I was also thinking about the power of PR the other day when I was writing something and googled Purdue Pharma in order to read about the opioid epidemic. I found that if you google the two words together—purdue opioid—no suggested search terms come up. If you press return, you’ll get the search results (though these also seem aggressively filtered), but Google will provide no helpful suggestions, nothing tethering these two words together. If you start to google purdue op… this is what comes up:

Purdue opportunities! Surely that’s what you meant. This sickening discovery made me wonder how such things are scrubbed—for whom, by whom, how, and for how much. I'll be looking for things to read on this subject now, if I can find any :/ Suggestions welcome.

I’m reading too many things at once but there are too many things to read. I’m working my way though Marcella Hazan’s Essentials of Classic Italian Cooking and Around the World in Eighty Dishes by Lesley Blanch, whose memoir of Russophilia I devoured (and reviewed) a couple years ago. I’m reading an excellent memoir in manuscript form and am excited to be able to talk about it for the world to read it later this year. I’m halfway through Thomas Grattan’s debut novel, The Recent East, about a woman who returns after the fall of the Wall to the ramshackle East German house she left as a child. Now she has her teenage children in tow and all experience the thrills and displacements of their new home differently. The book is absorbing and unique, containing layers of observations about generation, home, sexuality, and family. I’m still deciding how I feel about it. The looming sense of menace (in Germany, abandoned buildings and neo-Nazis) feels not entirely unrelated to another book I’m finally reading, Parable of the Sower by Octavia E. Butler. It’s my first time reading Butler—so many people I love love her work deeply, and my friend James has been urging me to read her for the whole pandemic. I don’t know what took me so long. The book is excellent and perfect to read now. Like all things that take place in a dystopian near-future, it feels now wholly real, plausible, likely, present, almost inevitable. Does ‘dystopia’ still have any meaning?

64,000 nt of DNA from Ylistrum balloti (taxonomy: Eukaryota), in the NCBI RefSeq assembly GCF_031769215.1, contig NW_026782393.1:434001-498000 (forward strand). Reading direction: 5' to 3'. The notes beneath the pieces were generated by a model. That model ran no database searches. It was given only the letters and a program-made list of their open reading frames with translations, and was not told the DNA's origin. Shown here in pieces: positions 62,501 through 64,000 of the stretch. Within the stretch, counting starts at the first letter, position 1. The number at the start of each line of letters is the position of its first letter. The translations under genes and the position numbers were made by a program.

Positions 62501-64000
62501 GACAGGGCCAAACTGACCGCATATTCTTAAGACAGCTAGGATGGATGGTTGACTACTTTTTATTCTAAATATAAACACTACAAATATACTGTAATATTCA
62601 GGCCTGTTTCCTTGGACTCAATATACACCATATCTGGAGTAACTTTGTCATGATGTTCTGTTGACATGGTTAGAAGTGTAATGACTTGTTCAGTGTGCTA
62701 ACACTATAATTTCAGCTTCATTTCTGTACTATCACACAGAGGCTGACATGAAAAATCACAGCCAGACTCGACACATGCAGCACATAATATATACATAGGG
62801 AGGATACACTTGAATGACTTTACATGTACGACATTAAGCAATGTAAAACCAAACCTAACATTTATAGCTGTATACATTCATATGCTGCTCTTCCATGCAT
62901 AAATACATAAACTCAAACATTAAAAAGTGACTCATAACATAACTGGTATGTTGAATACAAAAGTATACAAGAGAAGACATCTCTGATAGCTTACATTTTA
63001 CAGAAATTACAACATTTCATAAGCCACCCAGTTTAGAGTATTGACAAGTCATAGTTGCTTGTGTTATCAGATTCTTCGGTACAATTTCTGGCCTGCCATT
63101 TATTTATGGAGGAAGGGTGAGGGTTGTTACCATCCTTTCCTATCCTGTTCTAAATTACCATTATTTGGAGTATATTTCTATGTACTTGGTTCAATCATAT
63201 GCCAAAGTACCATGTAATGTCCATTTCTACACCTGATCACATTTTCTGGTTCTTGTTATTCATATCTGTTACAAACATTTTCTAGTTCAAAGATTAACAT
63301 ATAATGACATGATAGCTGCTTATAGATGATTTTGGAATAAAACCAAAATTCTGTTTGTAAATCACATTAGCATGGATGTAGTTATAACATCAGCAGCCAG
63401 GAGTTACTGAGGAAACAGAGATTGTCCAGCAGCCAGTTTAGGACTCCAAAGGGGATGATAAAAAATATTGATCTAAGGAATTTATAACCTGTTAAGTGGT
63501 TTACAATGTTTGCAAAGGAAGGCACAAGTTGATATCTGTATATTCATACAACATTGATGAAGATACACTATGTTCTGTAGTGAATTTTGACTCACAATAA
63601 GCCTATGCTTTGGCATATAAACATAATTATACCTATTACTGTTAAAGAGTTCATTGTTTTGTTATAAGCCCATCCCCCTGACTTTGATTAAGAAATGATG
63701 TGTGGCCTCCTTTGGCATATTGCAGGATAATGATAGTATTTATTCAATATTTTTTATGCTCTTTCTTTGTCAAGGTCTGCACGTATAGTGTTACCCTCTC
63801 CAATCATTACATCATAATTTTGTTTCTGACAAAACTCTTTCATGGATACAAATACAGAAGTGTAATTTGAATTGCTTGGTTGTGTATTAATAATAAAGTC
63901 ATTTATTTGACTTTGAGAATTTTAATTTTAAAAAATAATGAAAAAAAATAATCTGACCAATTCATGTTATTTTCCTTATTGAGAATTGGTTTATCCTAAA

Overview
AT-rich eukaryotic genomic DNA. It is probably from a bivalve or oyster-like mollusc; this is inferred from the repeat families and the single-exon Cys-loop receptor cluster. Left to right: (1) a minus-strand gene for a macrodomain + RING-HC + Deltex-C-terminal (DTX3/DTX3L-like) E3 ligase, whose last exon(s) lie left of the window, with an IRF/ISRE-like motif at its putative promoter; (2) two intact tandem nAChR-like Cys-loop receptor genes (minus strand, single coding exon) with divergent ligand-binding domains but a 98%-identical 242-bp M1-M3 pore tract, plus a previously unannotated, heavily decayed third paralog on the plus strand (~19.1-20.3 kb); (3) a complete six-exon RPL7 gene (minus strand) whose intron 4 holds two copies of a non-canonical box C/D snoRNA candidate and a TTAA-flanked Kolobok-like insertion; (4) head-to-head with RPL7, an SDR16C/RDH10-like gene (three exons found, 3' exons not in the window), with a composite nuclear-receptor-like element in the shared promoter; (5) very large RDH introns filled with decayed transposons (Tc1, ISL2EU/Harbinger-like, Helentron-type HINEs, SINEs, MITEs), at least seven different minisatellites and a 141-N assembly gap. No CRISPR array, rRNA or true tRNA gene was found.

My paperback comes out in a month and I’m supposed to be doing self-promotion. So: I’m writing book-adjacent essays weekly on Medium, where you can follow me. I reviewed Megan Nolan’s Acts of Desperation for the LA Times last week and got to write about women and toxic men. I’ll be writing a lot and talking a lot about that and other themes at some virtual events in the coming months and will post links here.

A few good things I read this week:

  • This excellent, harrowing essay in the New Republic about working at a grocery store during the pandemic

  • This fabulous Hannah Gold interview with my hero Vivian Gornick in The Nation

  • This great Ligaya Mishan piece about activists working to remake the food system in the NYT Magazine